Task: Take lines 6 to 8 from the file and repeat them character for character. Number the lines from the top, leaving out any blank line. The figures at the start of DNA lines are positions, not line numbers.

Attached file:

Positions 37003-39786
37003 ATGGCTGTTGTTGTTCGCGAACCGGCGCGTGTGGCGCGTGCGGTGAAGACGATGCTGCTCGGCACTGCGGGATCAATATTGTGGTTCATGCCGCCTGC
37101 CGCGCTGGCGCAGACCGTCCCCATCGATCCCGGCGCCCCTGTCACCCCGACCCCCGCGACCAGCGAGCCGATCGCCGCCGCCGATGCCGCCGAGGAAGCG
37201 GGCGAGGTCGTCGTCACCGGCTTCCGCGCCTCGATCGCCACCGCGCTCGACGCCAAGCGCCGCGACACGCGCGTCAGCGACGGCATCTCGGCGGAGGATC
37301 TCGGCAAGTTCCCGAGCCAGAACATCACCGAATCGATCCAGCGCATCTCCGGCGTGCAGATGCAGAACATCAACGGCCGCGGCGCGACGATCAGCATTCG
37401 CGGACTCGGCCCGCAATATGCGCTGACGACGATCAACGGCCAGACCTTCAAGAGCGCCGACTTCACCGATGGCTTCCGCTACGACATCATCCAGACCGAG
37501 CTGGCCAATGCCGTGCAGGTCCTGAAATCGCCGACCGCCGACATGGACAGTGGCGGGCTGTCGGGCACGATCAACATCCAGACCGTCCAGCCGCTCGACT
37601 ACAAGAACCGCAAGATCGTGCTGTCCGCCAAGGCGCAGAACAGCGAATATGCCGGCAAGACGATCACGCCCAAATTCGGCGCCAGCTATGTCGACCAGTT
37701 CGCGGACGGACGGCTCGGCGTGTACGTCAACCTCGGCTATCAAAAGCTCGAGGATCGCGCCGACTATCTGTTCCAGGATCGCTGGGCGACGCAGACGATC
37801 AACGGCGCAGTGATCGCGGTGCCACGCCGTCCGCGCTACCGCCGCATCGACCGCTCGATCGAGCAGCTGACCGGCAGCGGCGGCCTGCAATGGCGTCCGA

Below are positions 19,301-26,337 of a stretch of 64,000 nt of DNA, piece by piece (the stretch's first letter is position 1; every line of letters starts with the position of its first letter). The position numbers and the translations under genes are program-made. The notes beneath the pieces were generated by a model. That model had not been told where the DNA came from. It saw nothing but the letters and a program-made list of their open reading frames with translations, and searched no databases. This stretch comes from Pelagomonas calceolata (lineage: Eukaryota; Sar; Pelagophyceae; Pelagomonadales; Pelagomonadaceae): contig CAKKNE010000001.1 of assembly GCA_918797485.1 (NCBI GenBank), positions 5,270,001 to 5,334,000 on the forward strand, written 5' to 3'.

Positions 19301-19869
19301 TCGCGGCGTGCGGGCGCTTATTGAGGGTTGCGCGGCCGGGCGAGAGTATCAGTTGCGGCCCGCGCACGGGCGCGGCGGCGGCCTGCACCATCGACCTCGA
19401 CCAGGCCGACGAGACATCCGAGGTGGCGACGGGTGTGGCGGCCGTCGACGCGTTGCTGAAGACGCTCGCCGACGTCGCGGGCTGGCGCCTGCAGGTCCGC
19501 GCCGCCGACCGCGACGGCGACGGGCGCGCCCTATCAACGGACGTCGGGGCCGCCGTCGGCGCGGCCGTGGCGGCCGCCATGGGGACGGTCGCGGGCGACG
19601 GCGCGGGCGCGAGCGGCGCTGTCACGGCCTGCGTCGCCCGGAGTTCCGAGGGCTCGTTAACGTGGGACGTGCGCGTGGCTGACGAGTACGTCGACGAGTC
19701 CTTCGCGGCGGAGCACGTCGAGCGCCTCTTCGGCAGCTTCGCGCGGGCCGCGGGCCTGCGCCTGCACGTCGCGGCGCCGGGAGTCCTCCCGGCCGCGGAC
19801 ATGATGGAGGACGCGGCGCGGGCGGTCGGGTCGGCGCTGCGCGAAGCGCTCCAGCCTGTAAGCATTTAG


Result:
37401 CGGACTCGGCCCGCAATATGCGCTGACGACGATCAACGGCCAGACCTTCAAGAGCGCCGACTTCACCGATGGCTTCCGCTACGACATCATCCAGACCGAG
37501 CTGGCCAATGCCGTGCAGGTCCTGAAATCGCCGACCGCCGACATGGACAGTGGCGGGCTGTCGGGCACGATCAACATCCAGACCGTCCAGCCGCTCGACT
37601 ACAAGAACCGCAAGATCGTGCTGTCCGCCAAGGCGCAGAACAGCGAATATGCCGGCAAGACGATCACGCCCAAATTCGGCGCCAGCTATGTCGACCAGTT